Boat Trailer Alignment

Finding And Fixing Boat Trailer Alignment Problems

When the first sign of sun shows in the spring there’s an urge to hook up the boat and head to the lake or river. But it’s always a good idea to take the time and inspect every part of your boat, trailer, tow vehicle and anything else involved. You should start your quest to have everything ready several weeks before you think you’ll need it so you don’t miss one of those great sunny weekends that happen sporadically in the springtime.

Check your tire pressure and look for uneven wear on the tires. Check to make sure that they aren’t wearing too much on the inside, outside, or center of the tire. Uneven wear can be an indication of improper inflation or boat trailer alignment problems.

Tires that have slight cupping wear marks is also a bad sign as well, meaning that not all of the tires are pointing in the same direction. You might be able to tell visually, or by having someone else tow your trailer in front of you on the road while you watch. It will look as though the trailer is following behind the tow vehicle slightly sideways. This causes excessive tire wear and can be a problem during hard braking or slick road conditions. It may also cut into your gas mileage considerably.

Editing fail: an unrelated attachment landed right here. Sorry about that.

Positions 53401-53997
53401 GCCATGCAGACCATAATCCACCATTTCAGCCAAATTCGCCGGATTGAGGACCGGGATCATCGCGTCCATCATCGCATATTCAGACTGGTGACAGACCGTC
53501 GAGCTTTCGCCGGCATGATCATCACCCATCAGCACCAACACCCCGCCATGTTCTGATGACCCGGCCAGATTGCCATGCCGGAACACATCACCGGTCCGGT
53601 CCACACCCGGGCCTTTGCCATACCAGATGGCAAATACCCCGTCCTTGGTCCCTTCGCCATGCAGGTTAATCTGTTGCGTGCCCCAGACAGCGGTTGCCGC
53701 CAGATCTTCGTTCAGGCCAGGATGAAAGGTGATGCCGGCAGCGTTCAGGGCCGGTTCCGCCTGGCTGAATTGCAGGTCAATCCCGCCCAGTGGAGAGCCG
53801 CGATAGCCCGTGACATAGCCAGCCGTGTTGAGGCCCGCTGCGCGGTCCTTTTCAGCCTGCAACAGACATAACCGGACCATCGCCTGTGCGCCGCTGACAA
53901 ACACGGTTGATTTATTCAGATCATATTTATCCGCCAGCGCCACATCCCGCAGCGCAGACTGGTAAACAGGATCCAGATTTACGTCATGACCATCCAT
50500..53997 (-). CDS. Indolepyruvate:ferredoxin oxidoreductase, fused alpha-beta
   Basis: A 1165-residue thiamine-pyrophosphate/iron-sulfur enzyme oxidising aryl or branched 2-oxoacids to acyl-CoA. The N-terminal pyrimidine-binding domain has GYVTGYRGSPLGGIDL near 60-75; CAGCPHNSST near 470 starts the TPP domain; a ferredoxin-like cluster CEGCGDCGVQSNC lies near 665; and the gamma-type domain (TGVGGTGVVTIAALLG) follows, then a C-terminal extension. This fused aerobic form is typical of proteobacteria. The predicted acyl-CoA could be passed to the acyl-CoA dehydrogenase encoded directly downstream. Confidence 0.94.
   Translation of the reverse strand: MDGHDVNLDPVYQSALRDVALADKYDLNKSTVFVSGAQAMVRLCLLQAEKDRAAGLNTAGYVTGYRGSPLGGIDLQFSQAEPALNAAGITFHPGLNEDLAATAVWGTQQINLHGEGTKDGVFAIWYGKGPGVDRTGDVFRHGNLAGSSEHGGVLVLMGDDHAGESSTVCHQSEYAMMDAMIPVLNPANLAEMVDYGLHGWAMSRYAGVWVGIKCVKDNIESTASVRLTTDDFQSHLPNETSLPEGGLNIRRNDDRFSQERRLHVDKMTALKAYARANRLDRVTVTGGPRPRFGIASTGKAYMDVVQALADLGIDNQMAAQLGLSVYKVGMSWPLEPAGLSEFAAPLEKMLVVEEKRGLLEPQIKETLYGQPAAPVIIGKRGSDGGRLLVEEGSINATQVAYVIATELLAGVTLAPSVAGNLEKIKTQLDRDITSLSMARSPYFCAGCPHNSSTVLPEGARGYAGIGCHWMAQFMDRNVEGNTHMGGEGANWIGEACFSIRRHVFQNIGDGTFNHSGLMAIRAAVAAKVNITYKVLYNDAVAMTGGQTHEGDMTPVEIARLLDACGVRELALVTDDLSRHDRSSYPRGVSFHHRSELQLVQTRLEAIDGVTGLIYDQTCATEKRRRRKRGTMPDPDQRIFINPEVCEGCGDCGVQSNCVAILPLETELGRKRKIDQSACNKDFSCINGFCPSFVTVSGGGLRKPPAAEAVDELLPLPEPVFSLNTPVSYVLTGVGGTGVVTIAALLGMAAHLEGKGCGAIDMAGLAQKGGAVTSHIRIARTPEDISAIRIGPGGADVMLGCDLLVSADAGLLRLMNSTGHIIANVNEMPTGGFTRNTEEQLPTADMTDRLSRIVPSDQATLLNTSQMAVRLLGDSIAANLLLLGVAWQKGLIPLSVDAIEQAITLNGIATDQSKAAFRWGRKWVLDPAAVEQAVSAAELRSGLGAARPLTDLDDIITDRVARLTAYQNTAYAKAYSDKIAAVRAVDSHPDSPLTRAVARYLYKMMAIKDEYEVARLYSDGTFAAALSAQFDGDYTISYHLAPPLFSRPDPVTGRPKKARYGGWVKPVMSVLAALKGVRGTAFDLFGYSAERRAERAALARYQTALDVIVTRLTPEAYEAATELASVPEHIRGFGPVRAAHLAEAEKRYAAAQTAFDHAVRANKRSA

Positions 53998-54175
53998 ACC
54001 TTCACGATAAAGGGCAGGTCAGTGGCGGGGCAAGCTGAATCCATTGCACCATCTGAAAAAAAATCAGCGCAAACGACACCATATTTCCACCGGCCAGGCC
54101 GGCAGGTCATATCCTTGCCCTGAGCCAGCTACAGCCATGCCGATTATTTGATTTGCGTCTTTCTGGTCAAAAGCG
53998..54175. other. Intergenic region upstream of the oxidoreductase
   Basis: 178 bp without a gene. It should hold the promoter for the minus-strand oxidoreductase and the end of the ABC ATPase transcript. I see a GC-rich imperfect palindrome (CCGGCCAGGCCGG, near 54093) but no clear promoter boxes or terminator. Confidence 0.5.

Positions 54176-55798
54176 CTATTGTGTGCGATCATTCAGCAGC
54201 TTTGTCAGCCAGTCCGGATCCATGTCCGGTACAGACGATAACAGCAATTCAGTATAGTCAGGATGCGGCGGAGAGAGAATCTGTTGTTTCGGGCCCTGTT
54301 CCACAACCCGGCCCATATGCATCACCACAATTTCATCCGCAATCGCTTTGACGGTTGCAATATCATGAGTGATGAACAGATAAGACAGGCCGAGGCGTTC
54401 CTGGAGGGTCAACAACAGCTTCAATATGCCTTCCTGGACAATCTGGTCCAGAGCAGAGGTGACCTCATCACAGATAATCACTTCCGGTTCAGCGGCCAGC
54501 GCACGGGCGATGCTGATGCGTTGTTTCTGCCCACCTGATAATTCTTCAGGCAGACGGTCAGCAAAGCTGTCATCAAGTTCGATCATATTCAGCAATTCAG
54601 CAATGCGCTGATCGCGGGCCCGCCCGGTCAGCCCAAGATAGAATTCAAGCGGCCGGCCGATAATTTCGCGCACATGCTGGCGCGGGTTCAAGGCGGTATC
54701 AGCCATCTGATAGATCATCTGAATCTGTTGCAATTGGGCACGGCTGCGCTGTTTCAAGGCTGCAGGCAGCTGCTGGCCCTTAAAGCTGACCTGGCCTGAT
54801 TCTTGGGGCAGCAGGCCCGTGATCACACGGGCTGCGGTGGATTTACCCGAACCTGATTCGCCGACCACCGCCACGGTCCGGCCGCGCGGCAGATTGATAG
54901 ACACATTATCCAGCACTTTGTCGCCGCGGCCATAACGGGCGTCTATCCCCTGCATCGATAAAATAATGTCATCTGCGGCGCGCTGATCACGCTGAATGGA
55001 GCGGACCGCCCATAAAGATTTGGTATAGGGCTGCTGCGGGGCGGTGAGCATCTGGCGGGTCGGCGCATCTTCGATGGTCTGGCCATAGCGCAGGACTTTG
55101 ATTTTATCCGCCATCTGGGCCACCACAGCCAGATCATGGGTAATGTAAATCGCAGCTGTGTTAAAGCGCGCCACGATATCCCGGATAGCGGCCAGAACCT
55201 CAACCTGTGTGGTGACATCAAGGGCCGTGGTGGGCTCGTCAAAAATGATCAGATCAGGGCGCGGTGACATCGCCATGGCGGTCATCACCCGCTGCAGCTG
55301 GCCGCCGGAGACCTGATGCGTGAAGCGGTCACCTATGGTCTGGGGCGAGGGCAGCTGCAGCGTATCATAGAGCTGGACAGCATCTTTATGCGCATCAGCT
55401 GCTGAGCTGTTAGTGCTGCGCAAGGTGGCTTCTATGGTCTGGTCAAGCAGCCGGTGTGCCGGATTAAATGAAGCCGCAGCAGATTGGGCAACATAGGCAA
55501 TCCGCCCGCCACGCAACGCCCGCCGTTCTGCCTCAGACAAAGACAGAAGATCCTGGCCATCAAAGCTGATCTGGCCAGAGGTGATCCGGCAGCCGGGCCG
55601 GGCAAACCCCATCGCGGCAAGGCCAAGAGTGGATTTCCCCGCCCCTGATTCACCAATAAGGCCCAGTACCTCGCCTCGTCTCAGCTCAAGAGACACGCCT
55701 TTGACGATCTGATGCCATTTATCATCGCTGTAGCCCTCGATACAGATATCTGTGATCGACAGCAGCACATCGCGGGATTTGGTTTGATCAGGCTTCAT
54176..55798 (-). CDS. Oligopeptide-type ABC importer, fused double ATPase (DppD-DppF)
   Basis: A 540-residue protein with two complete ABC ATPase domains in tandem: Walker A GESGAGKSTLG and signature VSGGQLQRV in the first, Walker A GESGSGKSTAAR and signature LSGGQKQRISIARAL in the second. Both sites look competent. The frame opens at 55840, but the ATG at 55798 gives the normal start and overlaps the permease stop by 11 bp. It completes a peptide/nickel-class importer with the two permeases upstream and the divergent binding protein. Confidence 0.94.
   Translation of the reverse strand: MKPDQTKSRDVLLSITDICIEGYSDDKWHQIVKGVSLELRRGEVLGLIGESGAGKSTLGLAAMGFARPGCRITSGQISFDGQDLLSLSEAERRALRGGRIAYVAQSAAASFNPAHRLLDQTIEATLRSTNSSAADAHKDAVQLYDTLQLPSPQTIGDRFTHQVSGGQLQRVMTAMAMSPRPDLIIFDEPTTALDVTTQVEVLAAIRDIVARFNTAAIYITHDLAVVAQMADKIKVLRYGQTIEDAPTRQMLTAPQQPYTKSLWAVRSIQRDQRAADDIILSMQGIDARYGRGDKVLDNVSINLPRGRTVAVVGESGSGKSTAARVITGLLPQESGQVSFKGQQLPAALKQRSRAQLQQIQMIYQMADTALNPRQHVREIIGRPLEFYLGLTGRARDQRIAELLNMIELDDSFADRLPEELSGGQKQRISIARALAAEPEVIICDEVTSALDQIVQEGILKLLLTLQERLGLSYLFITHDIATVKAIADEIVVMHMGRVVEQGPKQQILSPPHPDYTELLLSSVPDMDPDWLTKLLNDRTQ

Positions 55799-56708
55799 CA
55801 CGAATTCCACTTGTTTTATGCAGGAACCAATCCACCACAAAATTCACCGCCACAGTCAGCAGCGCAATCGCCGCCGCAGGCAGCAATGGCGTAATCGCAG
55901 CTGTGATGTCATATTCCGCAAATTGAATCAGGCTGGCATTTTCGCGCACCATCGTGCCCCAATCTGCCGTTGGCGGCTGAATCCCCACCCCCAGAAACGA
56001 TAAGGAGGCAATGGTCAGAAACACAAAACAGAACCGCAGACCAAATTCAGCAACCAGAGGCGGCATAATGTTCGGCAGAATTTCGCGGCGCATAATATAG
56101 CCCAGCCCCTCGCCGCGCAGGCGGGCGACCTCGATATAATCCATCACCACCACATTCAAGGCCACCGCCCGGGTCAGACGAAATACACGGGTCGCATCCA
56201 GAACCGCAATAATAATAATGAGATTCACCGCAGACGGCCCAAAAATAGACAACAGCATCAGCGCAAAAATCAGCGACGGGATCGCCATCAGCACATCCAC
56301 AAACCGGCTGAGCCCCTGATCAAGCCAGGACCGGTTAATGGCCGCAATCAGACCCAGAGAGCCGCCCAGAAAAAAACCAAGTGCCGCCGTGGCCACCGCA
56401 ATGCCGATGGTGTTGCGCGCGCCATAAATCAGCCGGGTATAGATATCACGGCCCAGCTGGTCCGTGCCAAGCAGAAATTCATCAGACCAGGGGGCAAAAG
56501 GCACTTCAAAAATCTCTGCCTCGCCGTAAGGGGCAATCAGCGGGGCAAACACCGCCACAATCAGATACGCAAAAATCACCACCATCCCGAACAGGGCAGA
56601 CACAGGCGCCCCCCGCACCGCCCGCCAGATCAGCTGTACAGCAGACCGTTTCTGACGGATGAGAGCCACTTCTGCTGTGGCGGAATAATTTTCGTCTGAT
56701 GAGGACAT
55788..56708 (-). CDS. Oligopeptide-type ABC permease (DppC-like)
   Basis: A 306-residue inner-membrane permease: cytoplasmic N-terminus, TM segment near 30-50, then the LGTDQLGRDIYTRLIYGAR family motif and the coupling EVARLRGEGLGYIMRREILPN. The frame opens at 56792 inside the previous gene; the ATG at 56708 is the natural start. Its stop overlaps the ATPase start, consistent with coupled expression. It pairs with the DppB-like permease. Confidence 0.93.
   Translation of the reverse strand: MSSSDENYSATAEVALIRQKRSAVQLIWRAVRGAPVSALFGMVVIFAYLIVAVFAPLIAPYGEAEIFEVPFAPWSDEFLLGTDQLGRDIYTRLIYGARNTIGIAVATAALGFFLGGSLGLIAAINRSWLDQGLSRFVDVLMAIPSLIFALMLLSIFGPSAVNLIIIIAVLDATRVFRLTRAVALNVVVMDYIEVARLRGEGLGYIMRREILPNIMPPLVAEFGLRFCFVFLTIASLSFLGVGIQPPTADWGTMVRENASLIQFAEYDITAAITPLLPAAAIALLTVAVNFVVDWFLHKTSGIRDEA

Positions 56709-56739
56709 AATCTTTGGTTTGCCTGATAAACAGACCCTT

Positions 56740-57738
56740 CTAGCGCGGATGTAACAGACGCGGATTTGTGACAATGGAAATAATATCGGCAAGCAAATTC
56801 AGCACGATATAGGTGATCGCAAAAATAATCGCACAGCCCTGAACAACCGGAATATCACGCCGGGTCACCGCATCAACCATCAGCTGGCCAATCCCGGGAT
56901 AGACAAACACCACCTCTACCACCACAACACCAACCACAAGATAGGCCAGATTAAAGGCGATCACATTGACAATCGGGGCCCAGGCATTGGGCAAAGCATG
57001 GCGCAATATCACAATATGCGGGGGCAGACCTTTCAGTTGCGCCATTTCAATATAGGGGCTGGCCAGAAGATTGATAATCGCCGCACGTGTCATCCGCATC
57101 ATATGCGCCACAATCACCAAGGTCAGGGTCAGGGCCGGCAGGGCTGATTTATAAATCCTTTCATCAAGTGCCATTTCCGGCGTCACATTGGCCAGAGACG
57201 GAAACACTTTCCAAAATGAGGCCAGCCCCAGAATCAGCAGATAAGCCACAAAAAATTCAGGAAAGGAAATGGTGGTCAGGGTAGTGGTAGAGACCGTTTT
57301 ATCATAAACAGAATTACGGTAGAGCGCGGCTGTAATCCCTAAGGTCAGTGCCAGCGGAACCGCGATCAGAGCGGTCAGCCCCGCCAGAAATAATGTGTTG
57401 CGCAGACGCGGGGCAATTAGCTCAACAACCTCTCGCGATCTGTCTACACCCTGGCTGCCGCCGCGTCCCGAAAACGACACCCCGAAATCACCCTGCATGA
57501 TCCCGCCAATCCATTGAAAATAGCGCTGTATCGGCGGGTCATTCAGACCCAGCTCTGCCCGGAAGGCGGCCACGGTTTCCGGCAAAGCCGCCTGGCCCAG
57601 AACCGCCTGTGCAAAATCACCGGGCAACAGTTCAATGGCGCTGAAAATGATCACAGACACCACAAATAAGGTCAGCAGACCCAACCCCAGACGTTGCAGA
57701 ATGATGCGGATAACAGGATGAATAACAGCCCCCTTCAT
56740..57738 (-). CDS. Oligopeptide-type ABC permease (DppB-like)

Schedule your Boat Trailer Alignment Appointment Today!


If You Have A Tandem Axle Boat Trailer Alignment Is Even More Important

With a tandem axle, or sometimes called a dual axle, it’s important that all four tires are aligned, especially those on the same side. If they’re not, they will fight each other as you travel down the road, wearing them out prematurely and cause poor mileage.

Sometimes the axles are just needing to be moved slightly while other times one of them could be bent, or have a bad spindle. If it’s a bent wheel, which is also possible, you can check that by jacking it into the air and spinning it while you watch.

 In many cases, you’ll have to ask experts at a trailer shop or wheel alignment shop what the best way to repair the problem is. If you take care of it early, you’ll be out on the water at the start of spring just like you intended.